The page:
Invasive Species Compendium

Detailed coverage of invasive species threatening livelihoods and the environment worldwide

CABI Book Chapter

Invasion biology: hypotheses and evidence.

Book cover for Invasion biology: hypotheses and evidence.


This book, containing 18 chapters, combines the hierarchy-of-hypotheses (HoH) approach with hypothesis networks for invasion biology. This book aims to further develop the HoH approach by inviting critical comments (Part I), apply it to 12 major invasion hypotheses (Part II) and explore how it can be expanded to a hierarchically structured hypothesis network (Chapter 7 and Part III). It is importa...

Chapter 13 (Page no: 124)

Tens rule.

The tens rule became a popular invasion hypothesis in the 1990s and is still widely used today, even though empirical support has been mixed from the beginning and the number of studies questioning it has been increasing in the past decade. Also, the rule is not based on a model or other defensible concept or argument. Here we divide the tens rule into two more specific sub-hypotheses: the invasion tens rule and the impact tens rule, where the former predicts that about 10% of species successfully take consecutive steps of the invasion process, and the latter that about 10% of established non-native species and about 1% of all introduced non-native species cause significant detrimental impacts. A quantitative metaanalysis of 102 empirical tests of the tens rule from 65 publications shows no support for this hypothesis. Looking at the invasion tens rule and comparing different taxonomic groups, about 25% of non-native plants and invertebrates, and about 50% of non-native vertebrates are on average successful in taking consecutive steps of the invasion process. We thus suggest replacing the invasion tens rule by two taxon-dependent hypotheses: the 50% invasion rule for vertebrates and the 25% invasion rule for other organisms, particularly plants and invertebrates. The impact tens rule is not supported by currently available evidence, either, and more data are needed before a reasonable alternative hypothesis can be formulated. In a nutshell, we suggest abandoning the tens rule and using the 50% invasion rule for vertebrates and the 25% invasion rule for other organisms. These hypotheses provide new standards that are supported by currently available data and against which future data can be tested.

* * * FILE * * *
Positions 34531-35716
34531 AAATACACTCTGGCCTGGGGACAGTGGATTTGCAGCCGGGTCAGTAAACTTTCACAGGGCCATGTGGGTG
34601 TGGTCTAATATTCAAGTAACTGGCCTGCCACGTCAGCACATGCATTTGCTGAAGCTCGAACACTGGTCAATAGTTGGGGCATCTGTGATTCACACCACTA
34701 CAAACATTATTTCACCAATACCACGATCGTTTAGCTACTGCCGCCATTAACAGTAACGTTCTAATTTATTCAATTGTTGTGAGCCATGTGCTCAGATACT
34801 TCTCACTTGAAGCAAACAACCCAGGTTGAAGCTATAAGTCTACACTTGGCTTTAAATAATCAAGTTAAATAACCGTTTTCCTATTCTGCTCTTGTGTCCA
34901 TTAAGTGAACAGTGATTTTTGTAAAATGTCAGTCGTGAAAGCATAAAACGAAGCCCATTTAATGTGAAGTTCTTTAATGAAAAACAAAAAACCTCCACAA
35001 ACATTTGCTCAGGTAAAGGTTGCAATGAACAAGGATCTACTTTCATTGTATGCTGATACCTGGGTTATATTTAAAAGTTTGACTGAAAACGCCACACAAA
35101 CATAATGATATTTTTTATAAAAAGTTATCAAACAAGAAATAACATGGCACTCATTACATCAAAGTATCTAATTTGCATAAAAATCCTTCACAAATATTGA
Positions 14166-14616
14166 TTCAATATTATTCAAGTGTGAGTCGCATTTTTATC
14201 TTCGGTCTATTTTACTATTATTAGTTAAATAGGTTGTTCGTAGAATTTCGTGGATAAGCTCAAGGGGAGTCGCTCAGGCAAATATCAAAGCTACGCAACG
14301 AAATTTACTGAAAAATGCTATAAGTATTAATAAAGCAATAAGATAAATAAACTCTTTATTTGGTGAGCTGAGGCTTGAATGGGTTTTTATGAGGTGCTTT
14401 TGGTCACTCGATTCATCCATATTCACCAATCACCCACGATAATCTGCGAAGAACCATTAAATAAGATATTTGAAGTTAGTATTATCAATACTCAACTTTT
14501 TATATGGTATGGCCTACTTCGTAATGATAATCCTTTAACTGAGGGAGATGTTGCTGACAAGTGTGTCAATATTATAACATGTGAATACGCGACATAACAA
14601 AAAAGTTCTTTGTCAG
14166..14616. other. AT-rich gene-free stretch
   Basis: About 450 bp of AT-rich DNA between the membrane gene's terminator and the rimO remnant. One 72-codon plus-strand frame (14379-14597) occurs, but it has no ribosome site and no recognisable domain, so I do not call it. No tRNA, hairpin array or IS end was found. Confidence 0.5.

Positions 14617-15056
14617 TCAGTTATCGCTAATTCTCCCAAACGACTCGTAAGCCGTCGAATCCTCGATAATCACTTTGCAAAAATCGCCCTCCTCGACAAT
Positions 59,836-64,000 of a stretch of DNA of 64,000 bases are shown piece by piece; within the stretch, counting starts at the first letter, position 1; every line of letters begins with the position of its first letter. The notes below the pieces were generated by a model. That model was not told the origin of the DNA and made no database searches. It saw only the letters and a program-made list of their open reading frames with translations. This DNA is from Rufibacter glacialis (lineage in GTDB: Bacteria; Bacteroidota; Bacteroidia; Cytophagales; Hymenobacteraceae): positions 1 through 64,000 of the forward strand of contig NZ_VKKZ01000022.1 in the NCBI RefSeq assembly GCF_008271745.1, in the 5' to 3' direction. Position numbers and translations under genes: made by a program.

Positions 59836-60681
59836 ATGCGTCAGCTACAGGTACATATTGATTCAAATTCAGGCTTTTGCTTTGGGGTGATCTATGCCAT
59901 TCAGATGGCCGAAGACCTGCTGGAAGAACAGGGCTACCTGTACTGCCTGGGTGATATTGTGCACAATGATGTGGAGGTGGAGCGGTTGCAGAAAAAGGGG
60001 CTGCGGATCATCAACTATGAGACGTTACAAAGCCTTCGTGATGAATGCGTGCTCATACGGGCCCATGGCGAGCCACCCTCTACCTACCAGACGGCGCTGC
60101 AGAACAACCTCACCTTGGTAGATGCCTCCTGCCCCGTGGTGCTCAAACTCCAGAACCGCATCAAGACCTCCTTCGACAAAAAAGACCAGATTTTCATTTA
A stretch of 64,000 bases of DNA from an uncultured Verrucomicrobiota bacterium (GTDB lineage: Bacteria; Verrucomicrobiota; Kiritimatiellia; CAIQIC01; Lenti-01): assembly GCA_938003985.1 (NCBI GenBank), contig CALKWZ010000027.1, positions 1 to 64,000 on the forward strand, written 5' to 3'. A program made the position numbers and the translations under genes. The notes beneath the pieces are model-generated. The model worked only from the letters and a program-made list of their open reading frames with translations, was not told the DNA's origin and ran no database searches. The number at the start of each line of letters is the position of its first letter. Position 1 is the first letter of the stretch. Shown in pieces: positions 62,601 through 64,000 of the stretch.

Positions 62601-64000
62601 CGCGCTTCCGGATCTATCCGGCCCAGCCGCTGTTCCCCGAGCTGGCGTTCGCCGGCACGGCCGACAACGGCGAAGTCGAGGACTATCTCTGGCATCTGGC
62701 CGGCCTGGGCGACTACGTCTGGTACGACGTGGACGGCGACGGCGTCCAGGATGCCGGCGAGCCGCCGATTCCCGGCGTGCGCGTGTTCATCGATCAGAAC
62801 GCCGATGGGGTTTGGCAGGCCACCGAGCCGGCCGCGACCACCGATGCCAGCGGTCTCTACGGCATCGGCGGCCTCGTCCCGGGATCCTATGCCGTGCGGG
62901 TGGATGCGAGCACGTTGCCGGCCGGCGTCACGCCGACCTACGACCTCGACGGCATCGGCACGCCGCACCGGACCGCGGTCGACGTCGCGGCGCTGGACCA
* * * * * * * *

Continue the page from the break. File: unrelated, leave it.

Other chapters from this book

Chapter: 1 (Page no: 3) Invasion biology: searching for predictions and prevention, and avoiding lost causes. Author(s): Cassey, P., García-Díaz, P., Lockwood, J. L., Blackburn, T. M.
Chapter: 2 (Page no: 14) The hierarchy-of-hypotheses approach. Author(s): Heger, T., Jeschke, J. M.
Chapter: 3 (Page no: 19) Hierarchy of hypotheses or hierarchy of predictions? Clarifying key concepts in ecological research. Author(s): Farji-Brener, A. G., Amador-Vargas, S.
Chapter: 4 (Page no: 23) Mapping theoretical and evidential landscapes in ecological science: Levins' virtue trade-off and the hierarchy-of-hypotheses approach. Author(s): Griesemer, J.
Chapter: 5 (Page no: 30) A hierarchy of hypotheses or a network of models. Author(s): Scheiner, S. M., Fox, G. A.
Chapter: 6 (Page no: 38) The hierarchy-of-hypotheses approach updated - a toolbox for structuring and analysing theory, research and evidence. Author(s): Heger, T., Jeschke, J. M.
Chapter: 7 (Page no: 49) A network of invasion hypotheses. Author(s): Enders, M., Jeschke, J. M.
Chapter: 8 (Page no: 60) Biotic resistance and island susceptibility hypotheses. Author(s): Jeschke, J. M., Debille, S., Lortie, C. J.
Chapter: 9 (Page no: 71) Disturbance hypothesis. Author(s): Nordheimer, R., Jeschke, J. M.
Chapter: 10 (Page no: 79) Invasional meltdown hypothesis. Author(s): Braga, R. R., Gómez Aparicio, L., Heger, T., Vitule, J. R. S., Jeschke, J. M.
Chapter: 11 (Page no: 92) Enemy release hypothesis. Author(s): Heger, T., Jeschke, J. M.
Chapter: 12 (Page no: 103) Evolution of increased competitive ability and shifting defence hypotheses. Author(s): Müller, C.
Chapter: 14 (Page no: 133) Phenotypic plasticity hypothesis. Author(s): Torchyk, O., Jeschke, J. M.
Chapter: 15 (Page no: 140) Darwin's naturalization and limiting similarity hypotheses. Author(s): Jeschke, J. M., Erhard, F.
Chapter: 16 (Page no: 147) Propagule pressure hypothesis. Author(s): Jeschke, J. M., Starzer, J.
Chapter: 17 (Page no: 157) Synthesis. Author(s): Jeschke, J. M., Heger, T.
Chapter: 18 (Page no: 167) Conclusions and outlook. Author(s): Heger, T., Jeschke, J. M.